Geological and Environmental Sciences

Faculty Achievements

Fall 2018

[Publication] Long-term hydraulic mining sediment budgets: Connectivity as a management tool

Dr. Carrie Monohan and former Environmental Sciences graduate student Brandon Ertis co-authored a paper in Science of the Total Environment entitled "Long-term hydraulic mining sediment budgets: Connectivity as a management tool". The paper highlights how large volumes of Hg laden hydraulic mining sediment from the 19th century are distributed, transported, and mapped in upper Steephollow Creek in the Seirra Nevada of northern California. [link(opens in new window)]

Spring 2018

[Publication] Evaluating Success of Alternative Restoration Methods for Riparian Willows: Seeding and Ungulate Exclosures

Dr. Kaczynski is lead author on a paper titled “Evaluating Success of Alternative Restoration Methods for Riparian Willows: Seeding and Ungulate Exclosures” that was published in the June 2018 issue of Ecological Restoration [link to abstract(opens in new window)].

Fall 2017

[Publication] High Resolution Analysis of the Chemical Composition of Ancient Microfossils

Dr. Russell Shapiro and colleagues from France and Canada recently published the results of their research in Nature Scientific Reports. The article, “2D/3D Microanalysis by Energy Dispersive X-ray Absorption Spectroscopy Tomography,” (link(opens in new window)) presents results of analysis of 1.9 billion year old fossils utilizing the European Synchrotron at Grenoble, France. The technique is able to resolve the oxidative state of iron at extremely small spatial resolutions. The goal of the research is to try to understand the metabolism of these ancient ecosystems.

[Grant Award] Faculty awarded funding for two CSU WRPI Watershed Management interns

Dr. Sandrine Matiasek received $10,000 from the CSU Water Resources and Policy Initiatives to fund two Watershed Management Interns. Graduate student Richard Vitamanti and Environmental Science major Eric Dearden will monitor stormwater biofiltration systems in Chico, CA for their ability to infiltrate urban storm runoff and remove excess nutrients, sediment, metals, and petroleum hydrocarbons from stormwater. Storm runoff composition in local biofilters will be compared to non-urban, upstream locations in the watershed in order to evaluate the potential of stormwater biofilters to restore the hydrology of urban watersheds to more natural conditions.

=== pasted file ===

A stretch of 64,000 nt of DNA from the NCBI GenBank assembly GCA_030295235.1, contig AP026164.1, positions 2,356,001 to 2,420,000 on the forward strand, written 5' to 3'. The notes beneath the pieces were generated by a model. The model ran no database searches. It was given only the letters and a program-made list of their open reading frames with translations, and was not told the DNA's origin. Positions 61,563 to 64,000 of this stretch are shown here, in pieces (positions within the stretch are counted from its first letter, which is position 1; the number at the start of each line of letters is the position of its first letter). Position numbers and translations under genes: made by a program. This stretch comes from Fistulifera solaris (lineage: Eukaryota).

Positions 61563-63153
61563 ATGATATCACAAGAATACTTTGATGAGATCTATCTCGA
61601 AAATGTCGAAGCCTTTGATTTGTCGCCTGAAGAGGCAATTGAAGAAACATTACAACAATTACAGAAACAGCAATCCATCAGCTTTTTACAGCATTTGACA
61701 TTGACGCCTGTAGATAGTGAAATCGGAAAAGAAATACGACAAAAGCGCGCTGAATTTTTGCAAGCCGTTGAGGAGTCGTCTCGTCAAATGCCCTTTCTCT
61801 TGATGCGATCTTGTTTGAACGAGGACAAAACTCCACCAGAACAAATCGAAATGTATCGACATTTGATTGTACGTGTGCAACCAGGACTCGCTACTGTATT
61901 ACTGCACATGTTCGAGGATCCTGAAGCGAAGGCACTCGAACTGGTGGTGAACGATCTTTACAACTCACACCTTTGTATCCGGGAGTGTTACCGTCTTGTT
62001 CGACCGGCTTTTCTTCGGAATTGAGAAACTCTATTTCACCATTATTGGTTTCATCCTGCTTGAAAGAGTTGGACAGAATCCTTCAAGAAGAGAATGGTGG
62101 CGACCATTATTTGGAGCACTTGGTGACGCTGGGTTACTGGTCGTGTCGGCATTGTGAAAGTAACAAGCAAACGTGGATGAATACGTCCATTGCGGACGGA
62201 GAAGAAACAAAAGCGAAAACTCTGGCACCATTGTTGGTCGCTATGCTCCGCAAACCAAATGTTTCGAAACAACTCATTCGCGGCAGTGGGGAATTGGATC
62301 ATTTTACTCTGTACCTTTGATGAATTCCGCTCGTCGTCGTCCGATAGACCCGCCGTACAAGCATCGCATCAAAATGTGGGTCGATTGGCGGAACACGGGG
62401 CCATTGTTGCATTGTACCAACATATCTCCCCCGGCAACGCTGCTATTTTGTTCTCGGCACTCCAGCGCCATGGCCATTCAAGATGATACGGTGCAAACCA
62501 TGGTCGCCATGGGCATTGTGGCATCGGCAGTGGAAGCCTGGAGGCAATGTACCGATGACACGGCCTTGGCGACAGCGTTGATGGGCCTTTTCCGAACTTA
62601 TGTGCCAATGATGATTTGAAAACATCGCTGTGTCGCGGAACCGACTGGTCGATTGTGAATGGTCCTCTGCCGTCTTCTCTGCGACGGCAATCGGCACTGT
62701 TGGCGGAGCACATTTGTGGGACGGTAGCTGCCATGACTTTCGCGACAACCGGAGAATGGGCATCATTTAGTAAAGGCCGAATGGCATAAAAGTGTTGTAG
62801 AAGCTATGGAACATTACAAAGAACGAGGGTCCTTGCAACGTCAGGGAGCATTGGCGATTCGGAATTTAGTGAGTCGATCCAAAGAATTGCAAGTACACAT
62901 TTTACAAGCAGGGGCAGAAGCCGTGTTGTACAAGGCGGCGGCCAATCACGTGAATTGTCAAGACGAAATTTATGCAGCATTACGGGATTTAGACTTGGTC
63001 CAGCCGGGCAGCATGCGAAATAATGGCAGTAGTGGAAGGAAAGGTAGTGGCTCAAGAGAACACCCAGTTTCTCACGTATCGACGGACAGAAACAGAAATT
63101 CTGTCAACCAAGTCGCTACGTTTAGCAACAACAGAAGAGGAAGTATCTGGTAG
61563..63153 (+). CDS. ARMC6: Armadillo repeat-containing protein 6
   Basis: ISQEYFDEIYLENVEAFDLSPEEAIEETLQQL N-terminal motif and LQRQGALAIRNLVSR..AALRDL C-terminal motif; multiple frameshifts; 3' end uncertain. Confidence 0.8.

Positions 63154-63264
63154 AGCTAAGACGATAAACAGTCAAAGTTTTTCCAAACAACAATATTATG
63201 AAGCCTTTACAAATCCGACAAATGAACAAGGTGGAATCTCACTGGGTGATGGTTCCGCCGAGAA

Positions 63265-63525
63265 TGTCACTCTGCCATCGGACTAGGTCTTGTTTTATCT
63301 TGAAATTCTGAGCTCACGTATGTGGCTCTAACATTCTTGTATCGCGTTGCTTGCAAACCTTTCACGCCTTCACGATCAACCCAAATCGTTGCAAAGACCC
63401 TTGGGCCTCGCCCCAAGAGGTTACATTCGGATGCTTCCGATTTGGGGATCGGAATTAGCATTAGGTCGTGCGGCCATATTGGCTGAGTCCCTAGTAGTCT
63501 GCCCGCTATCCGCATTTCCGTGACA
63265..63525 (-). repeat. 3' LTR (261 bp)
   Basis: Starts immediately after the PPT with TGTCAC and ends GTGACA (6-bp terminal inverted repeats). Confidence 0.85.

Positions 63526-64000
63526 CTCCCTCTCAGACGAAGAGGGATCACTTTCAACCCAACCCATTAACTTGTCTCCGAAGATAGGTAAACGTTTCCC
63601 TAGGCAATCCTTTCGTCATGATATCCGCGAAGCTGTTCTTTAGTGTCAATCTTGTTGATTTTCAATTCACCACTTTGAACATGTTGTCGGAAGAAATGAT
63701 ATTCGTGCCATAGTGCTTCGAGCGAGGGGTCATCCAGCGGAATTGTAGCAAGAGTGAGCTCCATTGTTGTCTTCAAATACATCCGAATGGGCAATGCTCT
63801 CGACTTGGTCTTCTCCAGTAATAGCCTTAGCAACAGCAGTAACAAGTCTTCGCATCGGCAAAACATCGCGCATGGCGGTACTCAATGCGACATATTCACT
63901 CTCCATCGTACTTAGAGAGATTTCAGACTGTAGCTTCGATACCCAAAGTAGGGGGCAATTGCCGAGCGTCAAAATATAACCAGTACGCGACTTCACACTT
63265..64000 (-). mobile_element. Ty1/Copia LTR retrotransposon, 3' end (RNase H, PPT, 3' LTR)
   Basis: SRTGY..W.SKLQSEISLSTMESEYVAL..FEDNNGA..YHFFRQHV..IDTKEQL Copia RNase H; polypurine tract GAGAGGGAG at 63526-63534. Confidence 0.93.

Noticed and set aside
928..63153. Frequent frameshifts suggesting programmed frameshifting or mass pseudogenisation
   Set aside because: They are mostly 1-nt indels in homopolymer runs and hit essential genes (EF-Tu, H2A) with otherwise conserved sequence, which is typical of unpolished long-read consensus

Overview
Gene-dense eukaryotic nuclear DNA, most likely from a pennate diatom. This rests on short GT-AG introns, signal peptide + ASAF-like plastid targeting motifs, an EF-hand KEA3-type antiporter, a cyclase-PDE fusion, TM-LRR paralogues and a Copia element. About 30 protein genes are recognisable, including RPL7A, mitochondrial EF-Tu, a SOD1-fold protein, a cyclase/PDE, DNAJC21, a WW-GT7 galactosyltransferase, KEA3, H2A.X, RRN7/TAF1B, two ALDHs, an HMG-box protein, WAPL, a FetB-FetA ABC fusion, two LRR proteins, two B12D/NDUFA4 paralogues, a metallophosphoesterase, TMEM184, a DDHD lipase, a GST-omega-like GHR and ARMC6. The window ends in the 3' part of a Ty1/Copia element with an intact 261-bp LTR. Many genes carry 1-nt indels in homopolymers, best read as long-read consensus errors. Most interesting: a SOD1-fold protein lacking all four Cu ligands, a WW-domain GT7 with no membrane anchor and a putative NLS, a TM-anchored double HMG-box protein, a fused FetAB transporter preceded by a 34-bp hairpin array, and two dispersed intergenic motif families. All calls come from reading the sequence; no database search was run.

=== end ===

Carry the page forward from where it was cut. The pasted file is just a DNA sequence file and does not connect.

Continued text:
[Invited Workshop] Drilling core workshop seeks to understand one of the oldest evidences of life on Earth in the Barberton Mountainland, South Africa

Dr. Russell Shapiro joined colleagues from fourteen other nations in a focused workshop sponsored by the International Continental Science Drilling Program to study the Moodies Group in South Africa.  The Moodies is a 3.2 billion years old sequence of sandstone and siltstone with evidence of microbial mats, as well as evaporites and other indicators of terrestrial and shallow marine facies. It incorporates some of the oldest rocks still remaining on the earth's surface. Shapiro is part of a subgroup focusing on the diagenesis and microscopy of the microbial mats.

[Publication] Organic matter exports from an irrigated watershed

Dr. Sandrine Matiasek is the first author of an article published in the October 2017 issue of Biogeochemistry. The article, titled “Irrigation as a fuel pump to freshwater ecosystems”, documents the impacts of irrigation practices on stream biogeochemistry using amino acid biomarkers. Irrigated agriculture altered dissolved organic matter cycling by releasing a continuous supply of reactive dissolved organic matter, providing an additional energy source to downstream ecosystems.